Buying out of state retreat and tax issues

Discussion in 'General Survival and Preparedness' started by ditch witch, Jan 20, 2014.


  1. ditch witch

    ditch witch resident bacon hoarder Site Supporter+

    I had been looking out of state for some out of the way property suitable for a weekend getaway/retreat property, and the Mr. brought up something that kind of killed my plans. I thought I'd toss it up here and see if anyone else knew anything about this.

    He said that when he was married to his first wife, they had some property out of state. Oklahoma to be specific. When tax time came, he got hit for both federal income tax AND state income tax for Oklahoma. Texas doesn't have a state income tax. I said that was BS, because he didn't earn any of his income in OK. He said it didn't matter, he still had to pay it.

    Does anyone else on here have out of state property that could weigh in on this? I goggled around a bit but didn't turn up anything.
     
  2. Mountainman

    Mountainman Großes Mitglied Site Supporter+++

    I'm calling BS. If you did not earn any income from a property that you own out of state, then there is NO income tax on it. They may have a law that says you have to file a return if you own property in their state to prove you don't owe them anything, been there, done that. The only unconstitutional tax you have to pay is property tax.
     
    Yard Dart and ditch witch like this.
  3. DKR

    DKR Interesting ideas, interesting stories

    I would suggest that any property you buy be undeveloped. I've had nothing but continuous problems with "good neighbors" stealing everything not nailed down because the property is abandoned. Which, I guess, means I'm not there with a shotgun to protect my investment. I'll likely dump it this year.

    We sent a one time letter to the State (Utah) letting them know our property was 'vacation' property and we did not earn any money in state - and I don't bother with any forms. So far they have left me alone. We pay local property taxes and assessment, about 50 bucs a year. Some states will put the squeeze on "part-time" residents. Checking an RV website with a fulltimer community might provide more insight.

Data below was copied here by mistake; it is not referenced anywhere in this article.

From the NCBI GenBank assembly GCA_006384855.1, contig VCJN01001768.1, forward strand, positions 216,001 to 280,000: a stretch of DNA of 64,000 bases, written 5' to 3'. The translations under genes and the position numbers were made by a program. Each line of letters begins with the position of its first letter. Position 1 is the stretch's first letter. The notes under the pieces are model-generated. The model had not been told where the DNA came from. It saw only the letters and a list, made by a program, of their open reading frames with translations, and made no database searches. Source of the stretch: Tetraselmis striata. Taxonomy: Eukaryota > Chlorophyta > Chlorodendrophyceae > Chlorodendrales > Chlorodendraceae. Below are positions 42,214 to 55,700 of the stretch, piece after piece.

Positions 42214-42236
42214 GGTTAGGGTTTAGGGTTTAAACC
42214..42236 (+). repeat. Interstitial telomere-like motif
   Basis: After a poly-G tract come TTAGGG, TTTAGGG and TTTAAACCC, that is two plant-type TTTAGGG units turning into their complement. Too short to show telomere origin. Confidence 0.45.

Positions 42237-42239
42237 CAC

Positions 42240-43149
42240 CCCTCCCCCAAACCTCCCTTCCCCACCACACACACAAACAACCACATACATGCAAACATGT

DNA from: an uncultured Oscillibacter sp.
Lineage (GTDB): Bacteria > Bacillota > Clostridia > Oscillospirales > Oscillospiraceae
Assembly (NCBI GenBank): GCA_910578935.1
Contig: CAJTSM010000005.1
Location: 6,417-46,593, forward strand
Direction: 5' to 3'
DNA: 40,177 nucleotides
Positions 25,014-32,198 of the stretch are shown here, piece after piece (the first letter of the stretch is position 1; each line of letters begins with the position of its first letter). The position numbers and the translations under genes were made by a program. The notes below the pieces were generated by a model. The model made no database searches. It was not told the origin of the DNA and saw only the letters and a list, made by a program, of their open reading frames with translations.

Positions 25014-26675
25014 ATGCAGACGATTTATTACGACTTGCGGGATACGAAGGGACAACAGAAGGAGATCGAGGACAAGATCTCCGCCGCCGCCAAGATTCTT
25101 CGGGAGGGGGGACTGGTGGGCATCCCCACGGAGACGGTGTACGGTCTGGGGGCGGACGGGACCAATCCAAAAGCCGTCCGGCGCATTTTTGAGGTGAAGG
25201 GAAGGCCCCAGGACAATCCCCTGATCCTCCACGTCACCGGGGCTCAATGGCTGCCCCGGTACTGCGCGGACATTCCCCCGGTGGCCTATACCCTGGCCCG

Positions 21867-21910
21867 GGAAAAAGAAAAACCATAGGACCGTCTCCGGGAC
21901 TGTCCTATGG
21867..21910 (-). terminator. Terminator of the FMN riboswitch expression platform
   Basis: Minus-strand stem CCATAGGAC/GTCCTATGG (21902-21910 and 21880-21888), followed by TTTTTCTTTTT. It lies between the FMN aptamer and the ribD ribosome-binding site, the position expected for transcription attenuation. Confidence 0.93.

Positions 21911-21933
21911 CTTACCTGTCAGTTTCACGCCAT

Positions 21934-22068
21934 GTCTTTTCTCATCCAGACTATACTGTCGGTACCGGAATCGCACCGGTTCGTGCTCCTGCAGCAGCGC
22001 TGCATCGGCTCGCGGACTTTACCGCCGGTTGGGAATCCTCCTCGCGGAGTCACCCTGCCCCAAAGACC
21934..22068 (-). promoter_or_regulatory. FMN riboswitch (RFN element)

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  4. limpingbear

    limpingbear future cancer survivor....

    I would have to call BS too. You only pay state income tax in the state you earn money in. You will pay property taxes but that is it. I think your mister got taken for a ride. If you earn an income from the out of state property then you would pay tax on it. Like if it were a rental or farmland that you leased out. otherwise it is just property tax. Some states will hit you harder for that than others.
    When in doubt, if you find a property you are interested in, find a tax LAWER, not a preparer, for that state, and find out for sure. It may be kinda expensive but if ita a one time thing it may be worth it for the peace of mind.
     
  5. ditch witch

    ditch witch resident bacon hoarder Site Supporter+

    Well I didn't want to argue with him... he swears he got a lawyer over it and they said he had to, but I have to believe he got screwed over on it. Or else there's something he's forgotten to tell me. I can't imagine all those people in MA and NH who have vacation property in Maine are paying double state income taxes.

    Good idea on the tax lawyer though, thanks for that one.
     
  6. kellory

    kellory An unemployed Jester, is nobody's fool. Banned

    My thought is, the land may have been leased for hunting or more likely farming. That will generate revenue that will be taxed.
    Our family farm gets leased out to another farmer, and the funds keep the taxes paid.
    We almost lost the farm to taxes once, so another family member bought it to keep it in the family.
    I know the new owner does pay income tax in two states, because of it.
     
  7. Clyde

    Clyde Jet Set Tourer Administrator Founding Member

    residency determines taxes. 181 days equals texas resident.
    was the property income producing? farm land, timber, etc? because if it is just land/home, then I don't see how an "outflow" investment property that will appreciate versus have income will generate income taxes annually.
     
  8. kellory

    kellory An unemployed Jester, is nobody's fool. Banned

    Then tell me why athletes a required to pay taxes in every city they play in? it's because that's where their revenue is generated.
     
    Last edited: Jan 20, 2014
  9. ditch witch

    ditch witch resident bacon hoarder Site Supporter+

    He just told me it had oil on it. That had to be why they got hit for state income tax, for the income from the oil. That makes more sense now; earlier he was insisting they taxed his Tx income.